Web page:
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Bumps Around the Eye Area

author image Kay Ireland
Kay Ireland specializes in health, fitness and lifestyle topics. She is a support worker in the neonatal intensive care and antepartum units of her local hospital and recently became a certified group fitness instructor.
Bumps Around the Eye Area
Bumps around the eyes are a common complaint. Photo Credit Jupiterimages/Photos.com/Getty Images

Bumps around the eye area can sometimes look like hard, pearly acne. Although it's most common in infants, adults can occasionally suffer from these annoying yet harmless bumps. By understanding the causes and symptoms of those bumps, you can better understand how to prevent and treat the bumps to get rid of them and keep them away.


Bumps around the eye likely manifest as hard, pearly and whitish bumps that can become reddened when irritated. The bumps are typically 1mm to 2mm in diameter, notes SkinSight.com. Bumps are typically not itchy or irritating but can be unsightly and embarrassing.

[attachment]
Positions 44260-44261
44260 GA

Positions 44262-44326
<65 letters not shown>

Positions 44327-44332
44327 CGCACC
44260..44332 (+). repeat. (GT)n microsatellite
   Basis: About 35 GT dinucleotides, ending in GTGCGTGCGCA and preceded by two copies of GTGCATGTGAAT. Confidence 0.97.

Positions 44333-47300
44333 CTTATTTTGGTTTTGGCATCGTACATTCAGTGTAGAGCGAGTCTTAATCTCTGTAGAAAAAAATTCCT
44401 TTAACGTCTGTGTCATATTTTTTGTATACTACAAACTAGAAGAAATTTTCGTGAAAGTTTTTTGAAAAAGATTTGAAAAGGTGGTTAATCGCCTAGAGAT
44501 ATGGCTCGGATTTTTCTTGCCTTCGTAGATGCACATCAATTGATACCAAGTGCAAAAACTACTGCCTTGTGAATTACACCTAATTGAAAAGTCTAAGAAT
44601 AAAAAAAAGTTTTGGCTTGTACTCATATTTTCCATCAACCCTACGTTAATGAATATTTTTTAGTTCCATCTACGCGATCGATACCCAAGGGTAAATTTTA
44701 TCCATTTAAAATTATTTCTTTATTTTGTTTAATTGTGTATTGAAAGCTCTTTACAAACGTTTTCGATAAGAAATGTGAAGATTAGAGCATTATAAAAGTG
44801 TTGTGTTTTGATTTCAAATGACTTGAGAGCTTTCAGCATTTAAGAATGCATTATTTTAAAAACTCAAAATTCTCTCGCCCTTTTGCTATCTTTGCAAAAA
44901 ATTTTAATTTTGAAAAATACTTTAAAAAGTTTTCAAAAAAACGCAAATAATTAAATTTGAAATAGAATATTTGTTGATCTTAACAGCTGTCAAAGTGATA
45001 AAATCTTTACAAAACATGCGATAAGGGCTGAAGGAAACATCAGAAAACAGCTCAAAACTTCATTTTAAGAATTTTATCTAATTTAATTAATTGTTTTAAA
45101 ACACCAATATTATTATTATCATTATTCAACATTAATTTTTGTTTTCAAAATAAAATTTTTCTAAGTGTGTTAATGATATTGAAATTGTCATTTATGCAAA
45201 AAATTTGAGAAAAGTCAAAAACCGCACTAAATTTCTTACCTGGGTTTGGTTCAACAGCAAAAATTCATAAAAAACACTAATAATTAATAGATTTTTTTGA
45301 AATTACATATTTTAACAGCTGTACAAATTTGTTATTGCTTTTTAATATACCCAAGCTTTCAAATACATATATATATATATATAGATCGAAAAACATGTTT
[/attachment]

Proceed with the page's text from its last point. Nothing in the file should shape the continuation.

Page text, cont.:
The cause of the bumps around your eyes is likely milia. Milia are small, white-to-yellow bumps that appear on the inside corner of the eye and below the eyelid. Milia are caused by dead skin cells that become trapped beneath the surface of the skin, forming a hard bump. If your bumps aren't milia, you could have pimples in the eye area. These may look red, black or have white tops.


Milia can affect almost anyone. Though it's prevalent in babies, you may have milia as an adult. One of the best ways to stop milia is to prevent them in the first place, especially if you seem prone to bumps around the eyes. Using too many heavy skin products, such as lotions, creams and makeups, can sometimes exacerbate the problem, according to DermaDoctor.com. Look for lighter products that specifically say "non-comedogenic" on the packaging to ensure that the products don't clog pores. Wearing sunscreen can also protect your skin from bothersome bumps; they are more prevalent in people with sun damage.


When evident on a baby's skin, milia typically go away on their own, says MedlinePlus. If you suffer from milia as an adult, schedule an appointment with your dermatologist. Typical acne products cannot help you get rid of milia. Your dermatologist can make an incision over the top of the bump to extract it as a form of treatment.


Milia may look like tiny pimples, but don't treat them the same way you treat acne. Never pinch or squeeze milia, warns MayoClinic.com. You could cause irritation and even skin damage. Never attempt to cut your skin in order to remove the milia yourself. Only your dermatologist is qualified to extract them.

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